Batter Rachel Clegg faced pitcher Makenna Adler-Bock with catcher Ashlen Kenna and umpire Mason Clegg on Sunday, May 30. Fraser Valley Fusion 10A (in red) was playing against Langley Xtreme 09B as the Langley Fastball Association resumed play following a provincial announcement easing COVID-19 restrictions. (Special to Langley Advance Times)

Batter Rachel Clegg faced pitcher Makenna Adler-Bock with catcher Ashlen Kenna and umpire Mason Clegg on Sunday, May 30. Fraser Valley Fusion 10A (in red) was playing against Langley Xtreme 09B as the Langley Fastball Association resumed play following a provincial announcement easing COVID-19 restrictions. (Special to Langley Advance Times)

Langley ball players resume competitive play

Provincial announcement cleared the way for intrasquad games

Hundreds of Langley ball players are playing competitively again as a result of the provincial restart plan unveiled last week.

Langley Fastball Association (LFA) president Jeff Clegg said “there was a scramble” after the Tuesday, May 25 announcement allowed resumption of intrasquad and inter-league games.

By Friday, May 28, LFA had approval from the Township of Langley, and players were on the field in Noel Booth park the very next day.

“They’re happy, they’re relieved, they feel good about themselves,” Clegg said.

“We’re pretty hyped.”

READ ALSO: Langley Fastball Association registration drive goes better than expected

LFA has structured the schedule to ensure teams within the 400-member association play a variety of opponents to keep things interesting.

“Our registration numbers are fantastic. People really want to come play ball with us.”

Clegg praised the Township parks staff and the Emergency Operation Centre for making a quick return possible, as well as LFA umpire-in-chief Paul Muirhead, field schedulers Erika Hiebert and Erin A. as well as Rachel Charron from North Langley Softball, who made a “huge effort.”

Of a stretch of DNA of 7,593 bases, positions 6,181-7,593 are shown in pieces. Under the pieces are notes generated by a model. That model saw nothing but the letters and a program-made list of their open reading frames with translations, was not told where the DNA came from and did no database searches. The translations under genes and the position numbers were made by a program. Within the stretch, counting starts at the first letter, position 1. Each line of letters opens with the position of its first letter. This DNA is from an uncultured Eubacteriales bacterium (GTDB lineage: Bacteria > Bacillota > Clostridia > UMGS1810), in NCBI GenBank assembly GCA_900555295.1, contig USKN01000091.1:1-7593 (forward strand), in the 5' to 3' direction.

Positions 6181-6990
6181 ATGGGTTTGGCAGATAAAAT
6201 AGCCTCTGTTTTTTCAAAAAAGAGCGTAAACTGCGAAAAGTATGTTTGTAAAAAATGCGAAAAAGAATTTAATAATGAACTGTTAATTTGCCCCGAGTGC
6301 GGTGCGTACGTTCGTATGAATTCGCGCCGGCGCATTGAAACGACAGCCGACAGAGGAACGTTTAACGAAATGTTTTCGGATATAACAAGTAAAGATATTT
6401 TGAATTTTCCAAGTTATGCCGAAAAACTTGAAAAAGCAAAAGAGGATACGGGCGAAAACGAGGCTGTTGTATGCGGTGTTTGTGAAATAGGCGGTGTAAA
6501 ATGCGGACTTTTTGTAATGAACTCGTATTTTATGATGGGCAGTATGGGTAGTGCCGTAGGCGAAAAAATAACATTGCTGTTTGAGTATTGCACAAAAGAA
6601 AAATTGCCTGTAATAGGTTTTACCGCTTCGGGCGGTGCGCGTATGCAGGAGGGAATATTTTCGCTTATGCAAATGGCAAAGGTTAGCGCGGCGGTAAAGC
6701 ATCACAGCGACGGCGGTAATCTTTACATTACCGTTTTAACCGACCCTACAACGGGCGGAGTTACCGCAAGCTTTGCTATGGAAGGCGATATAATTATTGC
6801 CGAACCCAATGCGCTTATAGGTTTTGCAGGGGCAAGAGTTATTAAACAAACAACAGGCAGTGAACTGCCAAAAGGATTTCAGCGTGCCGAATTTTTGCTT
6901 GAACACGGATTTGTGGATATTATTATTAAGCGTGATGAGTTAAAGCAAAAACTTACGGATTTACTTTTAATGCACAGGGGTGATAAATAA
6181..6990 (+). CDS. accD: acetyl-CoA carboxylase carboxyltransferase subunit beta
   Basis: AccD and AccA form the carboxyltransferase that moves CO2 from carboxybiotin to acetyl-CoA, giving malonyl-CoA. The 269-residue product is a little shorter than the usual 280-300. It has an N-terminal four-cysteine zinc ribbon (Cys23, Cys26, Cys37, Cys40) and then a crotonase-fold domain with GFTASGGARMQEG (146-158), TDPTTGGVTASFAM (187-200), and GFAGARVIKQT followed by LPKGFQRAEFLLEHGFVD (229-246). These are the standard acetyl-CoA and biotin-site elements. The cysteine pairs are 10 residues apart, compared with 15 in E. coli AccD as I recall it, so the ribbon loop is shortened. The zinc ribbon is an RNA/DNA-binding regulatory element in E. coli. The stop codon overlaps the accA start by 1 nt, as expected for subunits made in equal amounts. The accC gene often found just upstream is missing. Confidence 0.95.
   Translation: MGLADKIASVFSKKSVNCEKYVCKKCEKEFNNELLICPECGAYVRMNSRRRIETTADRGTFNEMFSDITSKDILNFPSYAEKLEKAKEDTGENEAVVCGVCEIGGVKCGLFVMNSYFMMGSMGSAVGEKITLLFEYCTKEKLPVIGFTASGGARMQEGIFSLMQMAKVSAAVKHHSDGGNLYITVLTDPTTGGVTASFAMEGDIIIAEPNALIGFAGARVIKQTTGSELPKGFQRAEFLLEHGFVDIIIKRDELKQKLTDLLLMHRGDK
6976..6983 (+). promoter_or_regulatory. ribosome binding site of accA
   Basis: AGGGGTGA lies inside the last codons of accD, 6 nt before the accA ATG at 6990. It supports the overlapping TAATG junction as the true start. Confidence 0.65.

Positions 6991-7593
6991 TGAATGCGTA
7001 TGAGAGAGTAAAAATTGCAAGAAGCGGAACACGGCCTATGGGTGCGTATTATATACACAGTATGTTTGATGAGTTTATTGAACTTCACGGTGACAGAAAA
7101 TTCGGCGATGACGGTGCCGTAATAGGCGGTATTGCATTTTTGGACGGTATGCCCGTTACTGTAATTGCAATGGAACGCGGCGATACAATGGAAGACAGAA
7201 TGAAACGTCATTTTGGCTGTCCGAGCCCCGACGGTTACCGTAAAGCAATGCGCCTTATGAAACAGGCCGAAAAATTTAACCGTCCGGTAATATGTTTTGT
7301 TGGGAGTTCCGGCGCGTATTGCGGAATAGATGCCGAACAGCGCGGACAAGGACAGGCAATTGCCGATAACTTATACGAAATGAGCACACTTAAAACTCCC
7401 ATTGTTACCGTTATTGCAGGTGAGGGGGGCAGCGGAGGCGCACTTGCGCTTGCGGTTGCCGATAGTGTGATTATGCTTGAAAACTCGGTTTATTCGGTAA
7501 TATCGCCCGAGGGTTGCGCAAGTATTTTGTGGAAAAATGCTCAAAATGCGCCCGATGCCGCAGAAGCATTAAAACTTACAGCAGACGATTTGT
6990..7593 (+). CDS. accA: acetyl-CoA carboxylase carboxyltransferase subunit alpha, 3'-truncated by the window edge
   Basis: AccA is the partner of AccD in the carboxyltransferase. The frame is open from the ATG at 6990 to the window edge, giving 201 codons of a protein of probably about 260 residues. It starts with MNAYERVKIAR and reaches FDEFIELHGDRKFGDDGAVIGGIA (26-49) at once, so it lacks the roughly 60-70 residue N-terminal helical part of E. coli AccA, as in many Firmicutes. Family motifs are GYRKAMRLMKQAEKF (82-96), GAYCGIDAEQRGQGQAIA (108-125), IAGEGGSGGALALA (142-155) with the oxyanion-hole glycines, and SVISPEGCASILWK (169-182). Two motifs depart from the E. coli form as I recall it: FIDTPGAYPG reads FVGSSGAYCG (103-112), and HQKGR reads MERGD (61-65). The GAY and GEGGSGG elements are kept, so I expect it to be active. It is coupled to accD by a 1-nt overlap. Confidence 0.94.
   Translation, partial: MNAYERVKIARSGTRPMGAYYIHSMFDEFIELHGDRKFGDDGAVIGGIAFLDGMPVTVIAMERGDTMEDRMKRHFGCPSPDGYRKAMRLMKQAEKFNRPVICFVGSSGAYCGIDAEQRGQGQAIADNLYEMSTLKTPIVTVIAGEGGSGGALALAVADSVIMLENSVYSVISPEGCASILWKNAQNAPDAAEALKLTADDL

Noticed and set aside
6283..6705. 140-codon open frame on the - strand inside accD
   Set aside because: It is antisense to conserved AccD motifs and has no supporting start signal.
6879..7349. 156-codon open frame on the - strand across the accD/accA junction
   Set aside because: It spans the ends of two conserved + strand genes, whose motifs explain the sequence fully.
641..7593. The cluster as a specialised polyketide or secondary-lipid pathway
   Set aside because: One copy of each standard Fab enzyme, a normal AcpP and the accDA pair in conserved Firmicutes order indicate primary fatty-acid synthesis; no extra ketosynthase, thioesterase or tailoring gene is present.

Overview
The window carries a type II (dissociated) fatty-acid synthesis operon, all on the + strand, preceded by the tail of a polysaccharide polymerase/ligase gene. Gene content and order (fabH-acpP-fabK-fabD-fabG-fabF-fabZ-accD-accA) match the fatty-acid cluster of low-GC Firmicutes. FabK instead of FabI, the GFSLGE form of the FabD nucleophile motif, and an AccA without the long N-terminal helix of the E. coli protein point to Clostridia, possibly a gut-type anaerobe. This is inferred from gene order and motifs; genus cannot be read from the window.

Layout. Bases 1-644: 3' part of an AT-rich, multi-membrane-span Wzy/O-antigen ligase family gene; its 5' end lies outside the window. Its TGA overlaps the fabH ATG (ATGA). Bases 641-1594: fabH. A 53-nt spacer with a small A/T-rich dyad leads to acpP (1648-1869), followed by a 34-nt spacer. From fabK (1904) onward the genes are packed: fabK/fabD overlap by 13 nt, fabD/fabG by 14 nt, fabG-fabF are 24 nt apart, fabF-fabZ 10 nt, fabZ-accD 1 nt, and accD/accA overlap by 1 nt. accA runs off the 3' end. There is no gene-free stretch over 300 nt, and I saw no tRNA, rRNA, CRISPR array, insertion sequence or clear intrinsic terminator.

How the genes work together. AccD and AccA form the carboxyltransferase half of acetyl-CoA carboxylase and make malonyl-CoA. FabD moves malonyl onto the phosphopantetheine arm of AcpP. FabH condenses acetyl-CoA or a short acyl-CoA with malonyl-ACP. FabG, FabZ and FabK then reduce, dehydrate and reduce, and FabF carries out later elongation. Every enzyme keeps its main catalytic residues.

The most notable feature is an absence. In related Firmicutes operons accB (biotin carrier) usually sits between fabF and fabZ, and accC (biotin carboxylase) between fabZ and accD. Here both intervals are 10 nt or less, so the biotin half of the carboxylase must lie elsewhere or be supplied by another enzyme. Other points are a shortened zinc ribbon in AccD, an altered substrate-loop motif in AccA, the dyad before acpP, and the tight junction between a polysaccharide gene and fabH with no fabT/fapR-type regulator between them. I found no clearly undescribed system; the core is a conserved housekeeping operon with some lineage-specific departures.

No spectators are allowed under the current restrictions, but U6 and U8 players can be accompanied by one adult, the LFA notice to parents advised.

Langley Baseball posted images of Little League club players back on the field May 30, saying the City baseball park “was a busy place this weekend.”

North Langley Softball president Trevor Moreno said their players were “rocking and rolling” Saturday after getting approval.

Moreno is hoping the next phase of the restart program will allow teams to start traveling later this month.

After a sustained registration campaign, about 180 players have signed up, about 70 per cent of normal, a good result considering the impact of the pandemic, Moreno said.

North Langley Baseball president Ray Clark said players were “really happy” with the decision.

“All of our divisions are up and running,” Clark told the Langley Advance Times.

Clark said registration appeared to be about 10 per cent down, at around 450, but he expected that will come up as restrictions come off in future.

Shortly after the announcement by the province, North Langley Softball posted a celebratory message to social media.

“We are finally here!!!!” it read. “Whoohoo!”

READ ALSO: VIDEO: Langley softball team plays ball, while maintaining ‘social distancing’

North Langley Softball executive director Rick Benson said there was no advance notice of the provincial decision to lift some restrictions.

In a notice to members, Benson said he was “very excited about the plans to have sport return, and I know I share with all of you a sense of relief and anticipation as we gradually return to full play around the province and, hopefully, soon, the country.”

Benson said the restrictions allow games to be organized for youth teams within their home club, and for adult teams within their league.

Travel is not permitted for game play at this time, and protocols for screening, sanitizing, attendance tracking must still be followed.

Brent Larsen, the Langley organizer of a B.C. petition to allow play to resume, was pleased by the decision, but still wants the province to justify their near-total shutdown of outdoor ball games.

“There’s still eight months to be accounted for,” Larsen commented.

“Someone is going to have to answer for it.”

Larsen has filed a Freedom Of Information request with the provincial government for data used to support the restrictions.

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